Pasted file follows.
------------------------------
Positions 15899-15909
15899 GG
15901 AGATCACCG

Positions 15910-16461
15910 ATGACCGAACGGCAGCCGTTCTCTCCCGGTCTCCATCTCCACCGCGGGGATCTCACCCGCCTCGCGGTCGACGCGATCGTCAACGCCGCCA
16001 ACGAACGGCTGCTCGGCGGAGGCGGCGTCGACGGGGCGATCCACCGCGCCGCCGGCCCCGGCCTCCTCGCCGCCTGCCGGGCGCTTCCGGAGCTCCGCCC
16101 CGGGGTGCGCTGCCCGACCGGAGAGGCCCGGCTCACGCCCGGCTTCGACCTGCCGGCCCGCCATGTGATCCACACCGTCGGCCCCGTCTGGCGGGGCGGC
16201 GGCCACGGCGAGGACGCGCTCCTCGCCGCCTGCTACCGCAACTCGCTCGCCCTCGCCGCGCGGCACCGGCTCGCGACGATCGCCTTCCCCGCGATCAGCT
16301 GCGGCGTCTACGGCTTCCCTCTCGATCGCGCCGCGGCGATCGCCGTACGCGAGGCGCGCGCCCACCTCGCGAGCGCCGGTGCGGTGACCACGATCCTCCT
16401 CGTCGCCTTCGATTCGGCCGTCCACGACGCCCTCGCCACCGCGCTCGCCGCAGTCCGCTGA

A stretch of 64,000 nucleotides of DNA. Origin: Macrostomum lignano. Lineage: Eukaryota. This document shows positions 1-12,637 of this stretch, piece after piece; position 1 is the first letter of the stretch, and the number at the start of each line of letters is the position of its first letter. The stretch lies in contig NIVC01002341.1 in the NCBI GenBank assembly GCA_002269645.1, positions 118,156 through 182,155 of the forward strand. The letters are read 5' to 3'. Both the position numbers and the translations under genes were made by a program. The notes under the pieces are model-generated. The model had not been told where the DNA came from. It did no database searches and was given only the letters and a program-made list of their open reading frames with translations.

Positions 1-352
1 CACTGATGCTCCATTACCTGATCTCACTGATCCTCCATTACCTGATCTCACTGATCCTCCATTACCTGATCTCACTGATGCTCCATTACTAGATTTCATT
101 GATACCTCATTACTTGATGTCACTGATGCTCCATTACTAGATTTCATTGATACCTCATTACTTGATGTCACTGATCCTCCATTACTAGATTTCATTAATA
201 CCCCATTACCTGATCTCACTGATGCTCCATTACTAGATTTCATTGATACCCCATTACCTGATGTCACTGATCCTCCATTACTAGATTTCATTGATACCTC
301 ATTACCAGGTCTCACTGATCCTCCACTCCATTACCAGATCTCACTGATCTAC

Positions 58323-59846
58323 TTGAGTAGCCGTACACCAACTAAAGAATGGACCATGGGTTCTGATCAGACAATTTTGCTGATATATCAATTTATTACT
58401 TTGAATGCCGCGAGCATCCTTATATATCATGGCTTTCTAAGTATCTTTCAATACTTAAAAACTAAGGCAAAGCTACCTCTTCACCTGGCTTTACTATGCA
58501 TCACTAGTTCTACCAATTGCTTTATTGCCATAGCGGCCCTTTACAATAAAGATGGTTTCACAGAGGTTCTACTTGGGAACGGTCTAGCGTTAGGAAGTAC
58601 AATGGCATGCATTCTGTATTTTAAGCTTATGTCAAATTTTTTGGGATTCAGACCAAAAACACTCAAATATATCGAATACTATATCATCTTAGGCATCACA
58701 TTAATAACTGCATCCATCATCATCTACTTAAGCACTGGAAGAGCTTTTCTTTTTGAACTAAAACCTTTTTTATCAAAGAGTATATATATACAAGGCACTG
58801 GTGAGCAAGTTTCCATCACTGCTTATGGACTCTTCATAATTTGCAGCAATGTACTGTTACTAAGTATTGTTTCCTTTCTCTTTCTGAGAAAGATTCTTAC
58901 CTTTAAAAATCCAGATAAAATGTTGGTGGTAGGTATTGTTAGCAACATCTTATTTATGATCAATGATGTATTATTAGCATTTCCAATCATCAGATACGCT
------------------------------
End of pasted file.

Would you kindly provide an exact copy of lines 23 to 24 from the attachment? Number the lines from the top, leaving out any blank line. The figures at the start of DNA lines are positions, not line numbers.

58801 GTGAGCAAGTTTCCATCACTGCTTATGGACTCTTCATAATTTGCAGCAATGTACTGTTACTAAGTATTGTTTCCTTTCTCTTTCTGAGAAAGATTCTTAC
58901 CTTTAAAAATCCAGATAAAATGTTGGTGGTAGGTATTGTTAGCAACATCTTATTTATGATCAATGATGTATTATTAGCATTTCCAATCATCAGATACGCT